Safety Culture Avoiding the Pitfalls

Many organizations talk about ‘safety culture’ when referring to their employees’ tendency to comply with rules or act safely or unsafely. However, we find that management’s culture and style are even more significant, for example, a natural, unconscious bias for production over safety or a tendency to focus on the short-term and highly reactive. Moreover, many organizations have spent a lot of time and efforts on developing a strong safety culture in the workplace but still can’t see any results. There are a few pitfalls signs that external factors cause your efforts’ failure. 

 1. They don’t walk the talk. It’s not uncommon to see leaders who feel they are above the rules—what applies to everyone else does not apply to them. Think about it. What kind of message does it send when managers, supervisors attend safety meetings or training but sit at the back of the room doing paperwork or checking their email the entire time? It’s more than just having leadership be present for safety training/meetings; they need to be fully engaged in it.

2. They send mixed messages. Almost every organisation will express their commitment to safety, but what happens internally causes confusion. For example, a rushed order deadline may result in a safety violation getting ignored or a pre-inspection missed. However, as long as no one gets hurt, let’s forget about it.

3. They don’t provide resources for success. Strong safety culture is the by-product of giving employees the resources they need to succeed. One of the most common excuses for not following through on a needed safety issue is an insufficient budget; there is not enough time to stop production and squeeze in safety training. This sends a clear message that leadership is not interested in investing in employee safety.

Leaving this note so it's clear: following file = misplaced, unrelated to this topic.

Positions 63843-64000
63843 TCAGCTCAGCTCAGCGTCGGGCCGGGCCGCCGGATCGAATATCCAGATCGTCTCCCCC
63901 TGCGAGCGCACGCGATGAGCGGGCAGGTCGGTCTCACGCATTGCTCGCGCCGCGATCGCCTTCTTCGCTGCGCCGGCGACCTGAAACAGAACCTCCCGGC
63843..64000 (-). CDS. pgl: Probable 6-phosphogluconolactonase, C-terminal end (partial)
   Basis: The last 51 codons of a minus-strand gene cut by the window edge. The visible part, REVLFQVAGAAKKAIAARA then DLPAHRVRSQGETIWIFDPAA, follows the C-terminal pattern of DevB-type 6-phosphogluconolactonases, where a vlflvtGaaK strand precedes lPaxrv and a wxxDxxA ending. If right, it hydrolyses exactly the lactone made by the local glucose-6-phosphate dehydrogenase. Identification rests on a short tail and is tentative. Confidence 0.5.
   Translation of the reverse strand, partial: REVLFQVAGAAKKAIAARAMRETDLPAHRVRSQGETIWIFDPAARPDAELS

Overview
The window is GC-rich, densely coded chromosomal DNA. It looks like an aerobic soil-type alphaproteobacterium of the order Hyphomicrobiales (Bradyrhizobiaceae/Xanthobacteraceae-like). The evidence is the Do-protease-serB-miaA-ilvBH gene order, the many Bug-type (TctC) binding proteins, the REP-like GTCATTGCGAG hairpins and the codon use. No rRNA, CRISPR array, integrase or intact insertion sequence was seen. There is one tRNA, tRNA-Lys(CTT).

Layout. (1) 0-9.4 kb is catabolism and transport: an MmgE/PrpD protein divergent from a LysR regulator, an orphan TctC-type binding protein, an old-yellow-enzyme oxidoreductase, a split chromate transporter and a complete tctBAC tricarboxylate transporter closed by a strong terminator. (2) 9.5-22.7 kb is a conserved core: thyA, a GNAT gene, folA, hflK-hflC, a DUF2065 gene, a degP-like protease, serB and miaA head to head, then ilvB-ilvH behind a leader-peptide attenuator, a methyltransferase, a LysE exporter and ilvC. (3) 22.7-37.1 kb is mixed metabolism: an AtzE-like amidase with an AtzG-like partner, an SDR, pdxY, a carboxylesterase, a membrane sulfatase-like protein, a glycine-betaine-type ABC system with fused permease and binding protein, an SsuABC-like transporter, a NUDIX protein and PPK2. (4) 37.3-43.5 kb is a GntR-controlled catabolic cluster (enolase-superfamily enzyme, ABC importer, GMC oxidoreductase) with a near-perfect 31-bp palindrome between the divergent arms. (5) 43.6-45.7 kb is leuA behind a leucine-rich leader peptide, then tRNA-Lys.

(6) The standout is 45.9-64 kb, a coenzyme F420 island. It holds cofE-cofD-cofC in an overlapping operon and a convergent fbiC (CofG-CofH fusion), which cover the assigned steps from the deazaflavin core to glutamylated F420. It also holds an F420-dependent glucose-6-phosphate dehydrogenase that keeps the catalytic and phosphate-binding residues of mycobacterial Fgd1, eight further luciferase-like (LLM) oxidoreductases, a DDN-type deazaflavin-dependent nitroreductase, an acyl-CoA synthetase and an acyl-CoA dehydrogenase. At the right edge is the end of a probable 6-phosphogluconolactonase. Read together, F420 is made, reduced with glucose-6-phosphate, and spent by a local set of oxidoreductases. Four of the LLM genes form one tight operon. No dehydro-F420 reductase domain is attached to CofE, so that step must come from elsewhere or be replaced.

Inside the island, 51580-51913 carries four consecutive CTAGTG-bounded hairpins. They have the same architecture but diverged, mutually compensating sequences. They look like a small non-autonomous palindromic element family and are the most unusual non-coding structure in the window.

4. They don’t provide the time. New safety initiatives should be given ample time to prove their effectiveness. There should always be a sustainability plan in place for every new safety initiative to ensure its continuous application and progress (and ultimately show that the company believes in it). If the leadership switches safety programs too frequently, they’ll start to feel like a flavour of the month and the credibility of the initiative is lost.

5. They won’t grow or change. “It’s the way that we’ve always done it and it’s worked for us in the past. Why Change?? Just because nothing bad ever happened in the past, things might not necessarily have been done the right way and it certainly doesn’t mean that nothing wrong will happen in the future—or today.

Remember, in safety; a chain is only as long as its weakest link. If you want your efforts to be successful, it requires effective management leadership,  commitment, and communication to improve an organization’s safety culture.

For more information, contact ARM-Associates

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